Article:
Thursday, July 14, 2011

Lovely Hydrangeas for your garden

Hydrangea Tree
© Dawn Gagnon Photography 2014

One drive through any South Carolina neighborhood and you are sure to see one flowering shrub during the summer months that stands out, the Hydrangea.  With massive, vibrant blossoms that range in color from white, to blue to violet and pink, there are few show stoppers that can rival this plant in full bloom. Many are under the impression that the Hydrangea is a native flowering plant from the south, however its true origins are native to southern and eastern Asia and North and South America. 
© Dawn Gagnon Photography 2013

White Hydrangea Blossoms
© Dawn Gagnon Photography
One may assume because they see so many Hydrangeas thriving that the Hydrangea plant is an easy one to grow. To some extent the plant is easy to grow, however like many flowering shrubs, the Hydrangea has its preferences and must be “happy” where it is planted to do well.  Hydrangeas are full sun to partial shade plants that seem to prefer moist, well-drained soil.  Tip: For those living in the south, the Hydrangea seems to enjoy similar soils that the Azalea enjoys, although the Hydrangea can use a bit more sunshine than shade loving Azaleas.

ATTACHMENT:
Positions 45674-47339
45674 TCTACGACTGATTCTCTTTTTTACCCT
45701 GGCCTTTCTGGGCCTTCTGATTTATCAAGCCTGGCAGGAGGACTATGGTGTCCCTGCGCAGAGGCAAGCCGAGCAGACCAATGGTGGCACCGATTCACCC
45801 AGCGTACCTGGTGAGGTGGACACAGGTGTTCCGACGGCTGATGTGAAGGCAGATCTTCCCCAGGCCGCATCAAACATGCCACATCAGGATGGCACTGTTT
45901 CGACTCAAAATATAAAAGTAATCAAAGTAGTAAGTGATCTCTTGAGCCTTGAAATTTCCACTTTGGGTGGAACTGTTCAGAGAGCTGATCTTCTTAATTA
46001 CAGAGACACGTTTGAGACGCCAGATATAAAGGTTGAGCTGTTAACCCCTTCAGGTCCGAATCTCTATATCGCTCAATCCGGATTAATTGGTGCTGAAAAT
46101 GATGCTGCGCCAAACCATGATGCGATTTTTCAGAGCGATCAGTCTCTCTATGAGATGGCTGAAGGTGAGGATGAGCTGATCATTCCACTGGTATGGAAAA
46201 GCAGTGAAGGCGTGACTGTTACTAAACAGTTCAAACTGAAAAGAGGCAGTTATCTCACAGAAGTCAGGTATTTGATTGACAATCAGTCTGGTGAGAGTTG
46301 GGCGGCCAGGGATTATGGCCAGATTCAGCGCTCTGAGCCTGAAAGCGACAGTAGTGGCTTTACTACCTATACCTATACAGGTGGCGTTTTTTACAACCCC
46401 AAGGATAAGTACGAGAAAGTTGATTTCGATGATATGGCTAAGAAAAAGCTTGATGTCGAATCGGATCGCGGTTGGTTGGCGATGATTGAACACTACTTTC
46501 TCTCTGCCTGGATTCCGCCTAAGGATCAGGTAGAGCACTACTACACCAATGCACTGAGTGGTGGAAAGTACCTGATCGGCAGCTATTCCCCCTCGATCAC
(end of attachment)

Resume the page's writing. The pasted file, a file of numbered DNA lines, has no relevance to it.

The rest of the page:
© Dawn Gagnon Photography

Organic matter incorporated into the soil helps the Hydrangea thrive. The Hydrangea is a welcome sight in the summer months and enjoys growing in zones 5-9, however some types can tolerate zone 2 as well. The plant itself can grow fairly large so always factor in the placement of this beautiful addition to your garden, it needs plenty of spread room. The level of acidity in the soil affects the coloration of the blooms of the Hydrangea, typically, an acidic soil produces blue blooms, while a more alkaline soil yields a pink blossom. 
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